(Reply to @GFOPromptDesk with your suggestions...)
Prompt Corner Blog: 24th March Welcome back everyone!
This is going to be a great season, not only is it our 80th Anniversary, and the 20th Anniversary of being in the 'new' opera house, it is also the first chance I've had to work on Der Rosenkavalier, an opera that has been an obsession of mine since I was about 18.
Firstly, I should say a few words about our trip to the Brooklyn Academy of Music with Billy Budd a few weeks ago.
What an amazing time! Although it has been (and is still!) the worst winter NYC has experienced in about 20 years, we embraced the polar vortex and HMS Indomitable took it by storm.
After coming into work in early January to see the set, props and costumes off in their containers to go on board a cargo ship, we had a short but intense rehearsal period in the Jerwood studio. Normally, we would rehearse on a set, but as it was then mid-Atlantic, we had to use a mark out. This is a two-dimensional outline of the set, and, for those of you that have seen Billy Budd, requires a good dose of imagination! Luckily, almost all of the company had done the show before, so everyone took it in their stride.
Arriving in Brooklyn a few days before the main company, the technical and production teams were met with the warmest welcome from the team at BAM, and the coldest winds you could imagine! We had a couple of days fitting up the set, relighting the show and rehearsing the technical elements, such as the movement of the ship truck, chilled smoke, canon fire and the flying of the cabin and ceiling pieces.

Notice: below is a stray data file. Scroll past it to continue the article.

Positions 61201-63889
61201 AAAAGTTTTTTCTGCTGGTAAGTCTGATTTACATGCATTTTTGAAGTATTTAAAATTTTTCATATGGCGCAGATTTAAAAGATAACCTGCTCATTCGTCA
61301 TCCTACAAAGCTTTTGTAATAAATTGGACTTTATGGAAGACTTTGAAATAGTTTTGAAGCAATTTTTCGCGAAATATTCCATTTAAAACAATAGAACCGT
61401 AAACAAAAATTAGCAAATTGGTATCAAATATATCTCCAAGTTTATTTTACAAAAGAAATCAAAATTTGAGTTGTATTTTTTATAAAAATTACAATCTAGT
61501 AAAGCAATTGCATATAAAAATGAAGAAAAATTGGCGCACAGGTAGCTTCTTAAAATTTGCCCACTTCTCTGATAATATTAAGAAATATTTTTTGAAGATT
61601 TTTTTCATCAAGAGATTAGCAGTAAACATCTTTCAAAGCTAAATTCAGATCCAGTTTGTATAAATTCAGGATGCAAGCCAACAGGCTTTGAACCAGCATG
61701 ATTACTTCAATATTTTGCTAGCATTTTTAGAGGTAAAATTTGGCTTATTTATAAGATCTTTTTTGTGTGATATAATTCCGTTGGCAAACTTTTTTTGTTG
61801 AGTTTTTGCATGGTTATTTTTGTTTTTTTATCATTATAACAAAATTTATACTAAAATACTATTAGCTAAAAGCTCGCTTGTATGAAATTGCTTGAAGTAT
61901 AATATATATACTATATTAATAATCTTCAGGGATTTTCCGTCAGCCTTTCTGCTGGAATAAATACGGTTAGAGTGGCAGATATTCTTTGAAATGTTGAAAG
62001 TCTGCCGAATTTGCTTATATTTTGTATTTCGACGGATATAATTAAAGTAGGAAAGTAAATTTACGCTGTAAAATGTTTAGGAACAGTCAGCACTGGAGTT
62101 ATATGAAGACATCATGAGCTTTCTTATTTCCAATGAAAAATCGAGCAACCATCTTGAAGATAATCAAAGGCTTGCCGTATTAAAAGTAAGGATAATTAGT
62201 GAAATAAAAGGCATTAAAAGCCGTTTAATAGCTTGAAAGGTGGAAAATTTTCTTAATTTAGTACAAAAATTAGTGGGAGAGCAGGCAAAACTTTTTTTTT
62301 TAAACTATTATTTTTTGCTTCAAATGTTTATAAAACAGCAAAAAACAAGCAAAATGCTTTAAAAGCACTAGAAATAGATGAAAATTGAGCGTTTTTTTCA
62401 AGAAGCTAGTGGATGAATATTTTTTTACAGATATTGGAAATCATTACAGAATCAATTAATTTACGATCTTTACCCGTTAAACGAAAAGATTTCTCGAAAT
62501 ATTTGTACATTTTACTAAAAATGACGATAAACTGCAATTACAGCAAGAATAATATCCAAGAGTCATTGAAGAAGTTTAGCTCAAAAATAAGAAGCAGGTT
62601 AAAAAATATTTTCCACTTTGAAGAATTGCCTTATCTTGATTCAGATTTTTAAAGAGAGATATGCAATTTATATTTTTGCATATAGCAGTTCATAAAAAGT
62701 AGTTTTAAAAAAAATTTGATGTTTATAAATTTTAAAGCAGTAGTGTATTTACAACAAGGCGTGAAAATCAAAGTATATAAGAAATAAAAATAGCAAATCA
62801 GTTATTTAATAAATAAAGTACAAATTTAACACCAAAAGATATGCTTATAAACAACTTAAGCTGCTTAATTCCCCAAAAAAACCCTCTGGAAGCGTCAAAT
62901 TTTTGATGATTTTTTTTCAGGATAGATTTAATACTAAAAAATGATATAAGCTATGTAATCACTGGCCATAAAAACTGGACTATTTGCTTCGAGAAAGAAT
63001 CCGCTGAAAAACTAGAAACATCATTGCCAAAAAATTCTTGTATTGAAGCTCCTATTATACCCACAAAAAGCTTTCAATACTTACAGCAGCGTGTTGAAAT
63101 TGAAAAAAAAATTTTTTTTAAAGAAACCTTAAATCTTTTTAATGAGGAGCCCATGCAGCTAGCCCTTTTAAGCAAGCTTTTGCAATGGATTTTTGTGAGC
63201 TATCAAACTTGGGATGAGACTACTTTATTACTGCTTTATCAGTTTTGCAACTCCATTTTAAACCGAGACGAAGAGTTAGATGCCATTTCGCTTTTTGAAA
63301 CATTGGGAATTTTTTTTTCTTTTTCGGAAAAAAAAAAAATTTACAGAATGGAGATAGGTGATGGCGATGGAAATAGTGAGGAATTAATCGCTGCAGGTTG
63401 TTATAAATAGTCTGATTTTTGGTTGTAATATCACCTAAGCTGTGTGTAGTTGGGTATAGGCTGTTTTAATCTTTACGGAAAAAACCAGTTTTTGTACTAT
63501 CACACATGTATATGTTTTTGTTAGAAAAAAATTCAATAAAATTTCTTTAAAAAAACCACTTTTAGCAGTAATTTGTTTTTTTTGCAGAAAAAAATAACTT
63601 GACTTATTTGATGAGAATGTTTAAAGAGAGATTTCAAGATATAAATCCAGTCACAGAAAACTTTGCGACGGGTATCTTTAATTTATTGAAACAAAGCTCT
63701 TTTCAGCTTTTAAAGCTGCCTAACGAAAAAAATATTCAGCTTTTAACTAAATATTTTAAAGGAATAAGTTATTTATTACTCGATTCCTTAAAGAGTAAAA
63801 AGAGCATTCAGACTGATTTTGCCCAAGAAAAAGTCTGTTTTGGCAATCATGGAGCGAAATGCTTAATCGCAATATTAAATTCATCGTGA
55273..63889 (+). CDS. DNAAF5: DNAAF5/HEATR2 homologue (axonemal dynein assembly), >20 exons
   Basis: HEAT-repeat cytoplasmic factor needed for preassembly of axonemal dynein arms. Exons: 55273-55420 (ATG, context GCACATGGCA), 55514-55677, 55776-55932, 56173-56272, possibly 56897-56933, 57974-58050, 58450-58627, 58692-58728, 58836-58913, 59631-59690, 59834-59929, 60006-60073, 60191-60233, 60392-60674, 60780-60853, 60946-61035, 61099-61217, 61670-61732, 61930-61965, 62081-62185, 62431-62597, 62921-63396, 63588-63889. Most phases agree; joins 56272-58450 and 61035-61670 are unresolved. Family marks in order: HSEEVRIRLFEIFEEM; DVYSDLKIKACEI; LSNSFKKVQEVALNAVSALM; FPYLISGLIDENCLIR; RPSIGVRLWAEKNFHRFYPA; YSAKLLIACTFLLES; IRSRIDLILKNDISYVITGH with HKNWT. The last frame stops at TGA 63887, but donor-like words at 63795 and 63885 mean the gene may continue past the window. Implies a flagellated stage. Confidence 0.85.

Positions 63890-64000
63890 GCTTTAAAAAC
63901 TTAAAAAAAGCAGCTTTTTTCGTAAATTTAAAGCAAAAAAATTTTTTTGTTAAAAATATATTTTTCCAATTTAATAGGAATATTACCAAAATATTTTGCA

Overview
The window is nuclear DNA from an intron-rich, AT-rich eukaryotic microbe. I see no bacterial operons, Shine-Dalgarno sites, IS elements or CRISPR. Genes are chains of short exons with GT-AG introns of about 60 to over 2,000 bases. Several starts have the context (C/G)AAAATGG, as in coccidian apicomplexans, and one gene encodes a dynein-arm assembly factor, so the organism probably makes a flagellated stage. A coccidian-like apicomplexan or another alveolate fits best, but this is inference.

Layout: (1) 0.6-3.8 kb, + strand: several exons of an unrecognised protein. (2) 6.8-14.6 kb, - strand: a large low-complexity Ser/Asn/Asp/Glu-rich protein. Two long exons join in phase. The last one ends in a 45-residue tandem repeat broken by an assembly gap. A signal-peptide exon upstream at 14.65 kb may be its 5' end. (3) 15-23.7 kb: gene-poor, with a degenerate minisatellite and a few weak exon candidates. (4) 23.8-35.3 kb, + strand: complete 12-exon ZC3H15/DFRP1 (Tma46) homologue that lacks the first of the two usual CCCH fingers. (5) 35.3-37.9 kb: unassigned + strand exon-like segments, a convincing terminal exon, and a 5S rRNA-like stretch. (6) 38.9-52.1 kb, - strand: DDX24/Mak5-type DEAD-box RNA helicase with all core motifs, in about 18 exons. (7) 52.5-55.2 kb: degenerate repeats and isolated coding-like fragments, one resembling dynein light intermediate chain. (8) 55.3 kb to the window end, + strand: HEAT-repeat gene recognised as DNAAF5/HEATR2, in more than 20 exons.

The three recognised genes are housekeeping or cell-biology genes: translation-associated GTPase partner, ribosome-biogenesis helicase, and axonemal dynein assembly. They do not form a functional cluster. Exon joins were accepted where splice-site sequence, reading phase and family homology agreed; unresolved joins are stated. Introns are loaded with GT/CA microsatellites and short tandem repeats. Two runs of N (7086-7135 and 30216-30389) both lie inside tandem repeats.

I won't go into American theatrical union rules and regulations, but suffice it to say, it was a very fast and steep learning experience for people who hadn't been there before!
It wasn't all work though, we did manage to have some tourist time too, including a full on backstage tour of our opera cousins The Met. It was exhausting!
The shows were an amazing success, the audiences loved it, and even the New York Times gave us rave reviews! It was a shame that we only had four performances, as by the time you finish, you are just starting to feel settled.
New York saw us off in style with another massive snow storm and after that, it was back to flooded and windy Britain, and a few weeks off.
So, time now for a new term, clean prompt copies, new pencils, new shows and a whole lot of new names and faces to learn.
Sophie was born in Liverpool, and studied Stage Management specialising in Opera at the Guildhall School of Music and Drama.
Recent shows as a DSM at Glyndebourne include; Die Meistersinger von Nürnberg, Rinaldo, Turn of the Screw, Billy Budd, Giulio Cesare, Tristan und Isolde, and Hänsel und Gretel, to name but a few!
When she is not at the prompt desk, she is usually to be found throwing herself down a mountain on a snowboard, cycling around the South Downs, or at the beach.
Sophie joined Glyndebourne as an Assistant Stage Manager in September 2000.